A cock crowed in the distance and its voice separated into two. Like a sole peeling off an old shoe.
The lines belong to The God of Small Things, a book that happened to me when I was fourteen. I had come back to an empty home after writing my last exam, hungry for words, for poetry and prose. There weren’t any books left to read on my shelf, so I sneaked into my parents’ room. It was sitting salient, wedged between copies of John Grisham and Robert Ludlum. The book was always there, since I could remember, but that day I didn’t skip over it to pick a Sidney Sheldon. I walked back to the living area with it and stretched on the couch, switching on the Air Conditioners on either side of the wide room before I opened the book. I don’t think I’ve been the same person since.
My friend once mentioned how strange she thought it was, that I could remember the exact time in my life when I read every book. That’s untrue. I only remember the times I read books which changed my life. People use the phrase often, and generously. Changed my life. They slip it in when describing a pair of boots, a previously unknown (to them) type of cheese, a clever way to store power plugs, a quicker way to peel potatoes. But when I say it changed my life, I don’t mean that it enhanced it, or made it convenient. I mean it literally changed my life. Because in that moment, I gave up all my dreams and aspirations to become an architect so I could pursue a life of words. I no longer saw the beauty in creating sustainable structures and suspension bridges. Instead, I wanted to create a different kind of art. I wanted to create beauty like the one in front of me, word after word, sentence after sentence, consistently, forever.
The book is beautiful, there is no doubt. But for a young student from a protective Middle Eastern background and with no existential conflict except a clash of personalities with her mother, it was an eye-opener. It widened my imagination to allow empathic experience for another being. I understood the realities of caste system in modern India, the illusion of democracy, the violence which underpins passion, the powers that control love and the mistakes that jeopardise the happiness of several generations. But most importantly, I got a glimpse into the intriguing concept of perception. Of different perspectives.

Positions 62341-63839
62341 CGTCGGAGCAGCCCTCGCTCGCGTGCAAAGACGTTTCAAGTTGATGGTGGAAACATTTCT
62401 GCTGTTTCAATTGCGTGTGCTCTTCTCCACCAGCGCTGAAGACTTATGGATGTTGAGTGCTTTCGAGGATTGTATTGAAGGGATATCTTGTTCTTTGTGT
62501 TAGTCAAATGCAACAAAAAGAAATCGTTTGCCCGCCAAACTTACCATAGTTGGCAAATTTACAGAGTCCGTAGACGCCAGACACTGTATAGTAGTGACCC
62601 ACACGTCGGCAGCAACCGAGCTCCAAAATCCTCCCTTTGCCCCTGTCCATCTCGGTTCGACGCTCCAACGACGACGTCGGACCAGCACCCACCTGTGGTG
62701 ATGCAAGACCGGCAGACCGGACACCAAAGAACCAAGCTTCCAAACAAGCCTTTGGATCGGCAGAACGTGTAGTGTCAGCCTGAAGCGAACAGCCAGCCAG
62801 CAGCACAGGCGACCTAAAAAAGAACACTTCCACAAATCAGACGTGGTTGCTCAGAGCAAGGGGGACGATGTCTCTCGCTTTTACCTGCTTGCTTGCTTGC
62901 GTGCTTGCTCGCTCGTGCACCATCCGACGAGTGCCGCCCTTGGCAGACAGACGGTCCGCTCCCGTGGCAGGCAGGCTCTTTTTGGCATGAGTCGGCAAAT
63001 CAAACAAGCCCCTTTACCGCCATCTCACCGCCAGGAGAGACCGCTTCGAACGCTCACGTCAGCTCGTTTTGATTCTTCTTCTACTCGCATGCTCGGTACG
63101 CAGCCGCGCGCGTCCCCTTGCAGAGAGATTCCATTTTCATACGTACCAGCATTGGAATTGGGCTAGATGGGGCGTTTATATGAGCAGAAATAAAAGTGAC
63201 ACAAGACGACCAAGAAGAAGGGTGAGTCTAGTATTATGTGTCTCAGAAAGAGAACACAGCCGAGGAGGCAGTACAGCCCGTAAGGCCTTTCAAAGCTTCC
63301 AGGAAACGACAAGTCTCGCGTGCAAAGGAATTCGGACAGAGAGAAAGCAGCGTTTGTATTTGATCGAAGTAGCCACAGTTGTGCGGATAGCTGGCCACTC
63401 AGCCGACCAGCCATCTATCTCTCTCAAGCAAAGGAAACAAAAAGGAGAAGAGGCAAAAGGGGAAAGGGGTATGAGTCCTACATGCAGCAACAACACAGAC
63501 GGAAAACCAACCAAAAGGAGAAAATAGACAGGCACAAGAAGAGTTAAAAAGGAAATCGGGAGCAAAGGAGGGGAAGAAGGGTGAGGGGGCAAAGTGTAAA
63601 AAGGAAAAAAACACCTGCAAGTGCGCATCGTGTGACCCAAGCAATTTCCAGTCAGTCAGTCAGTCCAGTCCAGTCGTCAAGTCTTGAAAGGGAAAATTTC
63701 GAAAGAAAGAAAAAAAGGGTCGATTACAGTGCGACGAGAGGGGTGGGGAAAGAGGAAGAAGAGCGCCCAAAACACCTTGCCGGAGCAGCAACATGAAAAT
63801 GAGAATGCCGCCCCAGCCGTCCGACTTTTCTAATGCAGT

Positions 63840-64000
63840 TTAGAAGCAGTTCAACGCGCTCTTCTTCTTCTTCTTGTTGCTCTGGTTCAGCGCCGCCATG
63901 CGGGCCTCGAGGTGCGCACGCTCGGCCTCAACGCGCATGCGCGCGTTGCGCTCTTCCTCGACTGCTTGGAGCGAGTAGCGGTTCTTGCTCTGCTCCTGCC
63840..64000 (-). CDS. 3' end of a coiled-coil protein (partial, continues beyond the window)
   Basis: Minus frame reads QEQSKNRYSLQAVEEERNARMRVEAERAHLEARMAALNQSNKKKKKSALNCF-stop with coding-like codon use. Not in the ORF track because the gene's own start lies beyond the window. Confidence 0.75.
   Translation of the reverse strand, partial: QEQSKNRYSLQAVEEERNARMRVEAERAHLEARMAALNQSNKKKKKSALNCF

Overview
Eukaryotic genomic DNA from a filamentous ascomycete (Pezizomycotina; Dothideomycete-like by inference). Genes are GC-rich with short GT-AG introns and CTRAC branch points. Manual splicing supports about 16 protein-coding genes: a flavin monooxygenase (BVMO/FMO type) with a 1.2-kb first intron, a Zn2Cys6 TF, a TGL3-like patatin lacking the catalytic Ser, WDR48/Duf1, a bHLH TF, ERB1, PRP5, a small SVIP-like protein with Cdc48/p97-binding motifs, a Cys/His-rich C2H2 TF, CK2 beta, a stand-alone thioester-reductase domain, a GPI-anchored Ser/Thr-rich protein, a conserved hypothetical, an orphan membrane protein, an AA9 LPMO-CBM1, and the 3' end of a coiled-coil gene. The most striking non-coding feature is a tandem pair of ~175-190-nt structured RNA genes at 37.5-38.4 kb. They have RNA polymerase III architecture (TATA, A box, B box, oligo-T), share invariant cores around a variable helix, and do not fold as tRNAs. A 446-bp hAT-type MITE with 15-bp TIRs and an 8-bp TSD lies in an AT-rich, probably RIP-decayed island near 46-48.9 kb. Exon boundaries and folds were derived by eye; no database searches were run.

Intriguing. The way we see the same thing, but differently. How I feel as though my brother is surely talking about another time as we recount the same summer holiday. And how easy it is to be clouded by our own experiences as we perceive new ones. How the definition of truth is maligned by the very idea of us trying to define it singularly. That we can never truly be sure of what we think we know. What we felt, what we thought we heard, and especially what we remember. It sends a chill down my spine, my very being, whenever I recollect the story of the woman who was convinced she was molested by her father when she was a young girl. And how it all came back to her during a psychoanalysis session years later, that she had made up the entire episode. Years after her mother divorced her father, years after he served a long prison sentence and years after he started a new life under the label of a sex offender. Then she remembered.
All my doubts about the human mind have come flooding back to me in the wake of the Adnan Syed story. Like 5 million other people around the globe, I’m hooked. I wait every Thursday for the Podcast to appear on the website and listen intently, trying to decipher this mystery. He was 17 when he was jailed for the murder of his ex-girlfriend. He is 34 now. I can’t say if he is guilty or innocent. But I can’t stop thinking about his answer to the question: Are you capable of violence? He said: The only time I could get violent will be to protect my life or protect the lives of my children. My children, he said. The children he might never have. The children I hope to have in the next few years. The children I want to see grow up. The children who might fill up my house when I’m 34. And then I wonder, what if he didn’t do it? What if the jury took away his freedom, his choice to have a life, a family, a future. What if they took away the time to fix his ways, become a better person, find a girl who makes him happy, create a home for her. What if we took that away from him? But then again, what if he did brutally strangle her to death?
The questions are endless. They unravel my entire belief system and then start restoring it piece by piece, over the space of a lifetime. Or so I hope. This is what it means to be constantly evolving, I suppose. To keep learning and understanding. To keep questioning. Perspective used to scare me. It felt like a responsibility. But the more I think, the more I realise its importance, its necessity. And I believe it exists to give us a chance to be human. To use our collected personal experiences to help others understand theirs. To take a step back and question our instincts. To let us question our memories. To create art out of our misrememberings. To have faith in our work and to know that no one else can see what we see and no one else can say it the way we do. To not be daunted by the beauty that came before us and to continue to strive to create our own classics. To give voice to the Mozart, Austen and Monet in us. And most importantly, to believe in ourselves because most others will have too clouded a vision to believe in us.